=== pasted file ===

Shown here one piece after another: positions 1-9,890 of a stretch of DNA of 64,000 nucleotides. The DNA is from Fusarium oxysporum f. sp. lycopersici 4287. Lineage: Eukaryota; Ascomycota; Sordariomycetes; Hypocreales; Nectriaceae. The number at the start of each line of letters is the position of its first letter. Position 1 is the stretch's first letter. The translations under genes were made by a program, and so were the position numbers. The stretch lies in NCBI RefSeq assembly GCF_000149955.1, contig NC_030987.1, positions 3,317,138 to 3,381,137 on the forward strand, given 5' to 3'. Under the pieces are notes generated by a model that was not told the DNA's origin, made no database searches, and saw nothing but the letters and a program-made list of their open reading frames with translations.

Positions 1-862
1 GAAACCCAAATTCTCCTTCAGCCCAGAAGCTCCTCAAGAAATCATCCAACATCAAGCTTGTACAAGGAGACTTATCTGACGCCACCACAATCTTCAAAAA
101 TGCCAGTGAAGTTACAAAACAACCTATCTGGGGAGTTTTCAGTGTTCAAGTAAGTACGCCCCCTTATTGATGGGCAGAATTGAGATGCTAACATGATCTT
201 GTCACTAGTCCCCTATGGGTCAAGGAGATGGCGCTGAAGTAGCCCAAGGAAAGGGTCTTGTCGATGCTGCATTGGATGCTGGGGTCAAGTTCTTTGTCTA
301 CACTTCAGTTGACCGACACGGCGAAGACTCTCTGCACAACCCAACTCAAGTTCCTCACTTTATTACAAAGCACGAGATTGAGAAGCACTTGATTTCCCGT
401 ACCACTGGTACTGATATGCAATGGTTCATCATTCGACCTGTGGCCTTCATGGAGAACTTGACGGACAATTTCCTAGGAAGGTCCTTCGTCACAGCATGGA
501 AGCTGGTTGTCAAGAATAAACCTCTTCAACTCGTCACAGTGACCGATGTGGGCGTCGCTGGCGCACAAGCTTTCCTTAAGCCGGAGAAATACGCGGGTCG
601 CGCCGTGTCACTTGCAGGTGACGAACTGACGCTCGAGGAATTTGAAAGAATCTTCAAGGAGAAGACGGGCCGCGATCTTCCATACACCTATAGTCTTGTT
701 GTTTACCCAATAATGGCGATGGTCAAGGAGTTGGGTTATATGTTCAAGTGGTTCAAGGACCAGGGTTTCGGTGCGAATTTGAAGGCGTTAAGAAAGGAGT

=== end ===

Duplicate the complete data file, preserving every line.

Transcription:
Shown here one piece after another: positions 1-9,890 of a stretch of DNA of 64,000 nucleotides. The DNA is from Fusarium oxysporum f. sp. lycopersici 4287. Lineage: Eukaryota; Ascomycota; Sordariomycetes; Hypocreales; Nectriaceae. The number at the start of each line of letters is the position of its first letter. Position 1 is the stretch's first letter. The translations under genes were made by a program, and so were the position numbers. The stretch lies in NCBI RefSeq assembly GCF_000149955.1, contig NC_030987.1, positions 3,317,138 to 3,381,137 on the forward strand, given 5' to 3'. Under the pieces are notes generated by a model that was not told the DNA's origin, made no database searches, and saw nothing but the letters and a program-made list of their open reading frames with translations.

Positions 1-862
1 GAAACCCAAATTCTCCTTCAGCCCAGAAGCTCCTCAAGAAATCATCCAACATCAAGCTTGTACAAGGAGACTTATCTGACGCCACCACAATCTTCAAAAA
101 TGCCAGTGAAGTTACAAAACAACCTATCTGGGGAGTTTTCAGTGTTCAAGTAAGTACGCCCCCTTATTGATGGGCAGAATTGAGATGCTAACATGATCTT
201 GTCACTAGTCCCCTATGGGTCAAGGAGATGGCGCTGAAGTAGCCCAAGGAAAGGGTCTTGTCGATGCTGCATTGGATGCTGGGGTCAAGTTCTTTGTCTA
301 CACTTCAGTTGACCGACACGGCGAAGACTCTCTGCACAACCCAACTCAAGTTCCTCACTTTATTACAAAGCACGAGATTGAGAAGCACTTGATTTCCCGT
401 ACCACTGGTACTGATATGCAATGGTTCATCATTCGACCTGTGGCCTTCATGGAGAACTTGACGGACAATTTCCTAGGAAGGTCCTTCGTCACAGCATGGA
501 AGCTGGTTGTCAAGAATAAACCTCTTCAACTCGTCACAGTGACCGATGTGGGCGTCGCTGGCGCACAAGCTTTCCTTAAGCCGGAGAAATACGCGGGTCG
601 CGCCGTGTCACTTGCAGGTGACGAACTGACGCTCGAGGAATTTGAAAGAATCTTCAAGGAGAAGACGGGCCGCGATCTTCCATACACCTATAGTCTTGTT
701 GTTTACCCAATAATGGCGATGGTCAAGGAGTTGGGTTATATGTTCAAGTGGTTCAAGGACCAGGGTTTCGGTGCGAATTTGAAGGCGTTAAGAAAGGAGT